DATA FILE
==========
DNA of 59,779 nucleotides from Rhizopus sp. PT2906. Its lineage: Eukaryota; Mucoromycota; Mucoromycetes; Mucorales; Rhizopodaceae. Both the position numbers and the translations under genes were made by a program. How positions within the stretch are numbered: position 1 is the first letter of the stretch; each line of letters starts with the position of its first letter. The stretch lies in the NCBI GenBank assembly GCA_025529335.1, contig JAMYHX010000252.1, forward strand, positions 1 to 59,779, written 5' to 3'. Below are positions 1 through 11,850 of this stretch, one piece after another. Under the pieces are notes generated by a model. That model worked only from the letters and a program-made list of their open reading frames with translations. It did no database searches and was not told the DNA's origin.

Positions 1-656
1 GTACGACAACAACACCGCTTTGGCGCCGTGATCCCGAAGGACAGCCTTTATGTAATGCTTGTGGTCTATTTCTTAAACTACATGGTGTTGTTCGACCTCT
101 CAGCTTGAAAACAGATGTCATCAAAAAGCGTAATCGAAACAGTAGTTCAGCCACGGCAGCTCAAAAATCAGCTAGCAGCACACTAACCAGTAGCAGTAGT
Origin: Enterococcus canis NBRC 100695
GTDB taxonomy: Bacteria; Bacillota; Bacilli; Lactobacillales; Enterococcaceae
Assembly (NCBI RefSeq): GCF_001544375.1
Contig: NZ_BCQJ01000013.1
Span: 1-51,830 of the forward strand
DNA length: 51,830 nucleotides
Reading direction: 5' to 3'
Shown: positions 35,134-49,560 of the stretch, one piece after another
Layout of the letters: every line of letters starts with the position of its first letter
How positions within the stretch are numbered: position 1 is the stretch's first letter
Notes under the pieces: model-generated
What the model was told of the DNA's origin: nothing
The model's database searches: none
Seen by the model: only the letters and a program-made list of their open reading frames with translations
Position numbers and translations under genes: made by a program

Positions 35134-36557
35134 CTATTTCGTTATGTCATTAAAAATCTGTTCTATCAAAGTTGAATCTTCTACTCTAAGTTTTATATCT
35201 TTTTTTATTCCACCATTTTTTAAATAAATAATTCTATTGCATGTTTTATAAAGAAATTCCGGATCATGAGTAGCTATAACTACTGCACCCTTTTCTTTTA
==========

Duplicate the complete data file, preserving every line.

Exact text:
DNA of 59,779 nucleotides from Rhizopus sp. PT2906. Its lineage: Eukaryota; Mucoromycota; Mucoromycetes; Mucorales; Rhizopodaceae. Both the position numbers and the translations under genes were made by a program. How positions within the stretch are numbered: position 1 is the first letter of the stretch; each line of letters starts with the position of its first letter. The stretch lies in the NCBI GenBank assembly GCA_025529335.1, contig JAMYHX010000252.1, forward strand, positions 1 to 59,779, written 5' to 3'. Below are positions 1 through 11,850 of this stretch, one piece after another. Under the pieces are notes generated by a model. That model worked only from the letters and a program-made list of their open reading frames with translations. It did no database searches and was not told the DNA's origin.

Positions 1-656
1 GTACGACAACAACACCGCTTTGGCGCCGTGATCCCGAAGGACAGCCTTTATGTAATGCTTGTGGTCTATTTCTTAAACTACATGGTGTTGTTCGACCTCT
101 CAGCTTGAAAACAGATGTCATCAAAAAGCGTAATCGAAACAGTAGTTCAGCCACGGCAGCTCAAAAATCAGCTAGCAGCACACTAACCAGTAGCAGTAGT
Origin: Enterococcus canis NBRC 100695
GTDB taxonomy: Bacteria; Bacillota; Bacilli; Lactobacillales; Enterococcaceae
Assembly (NCBI RefSeq): GCF_001544375.1
Contig: NZ_BCQJ01000013.1
Span: 1-51,830 of the forward strand
DNA length: 51,830 nucleotides
Reading direction: 5' to 3'
Shown: positions 35,134-49,560 of the stretch, one piece after another
Layout of the letters: every line of letters starts with the position of its first letter
How positions within the stretch are numbered: position 1 is the stretch's first letter
Notes under the pieces: model-generated
What the model was told of the DNA's origin: nothing
The model's database searches: none
Seen by the model: only the letters and a program-made list of their open reading frames with translations
Position numbers and translations under genes: made by a program

Positions 35134-36557
35134 CTATTTCGTTATGTCATTAAAAATCTGTTCTATCAAAGTTGAATCTTCTACTCTAAGTTTTATATCT
35201 TTTTTTATTCCACCATTTTTTAAATAAATAATTCTATTGCATGTTTTATAAAGAAATTCCGGATCATGAGTAGCTATAACTACTGCACCCTTTTCTTTTA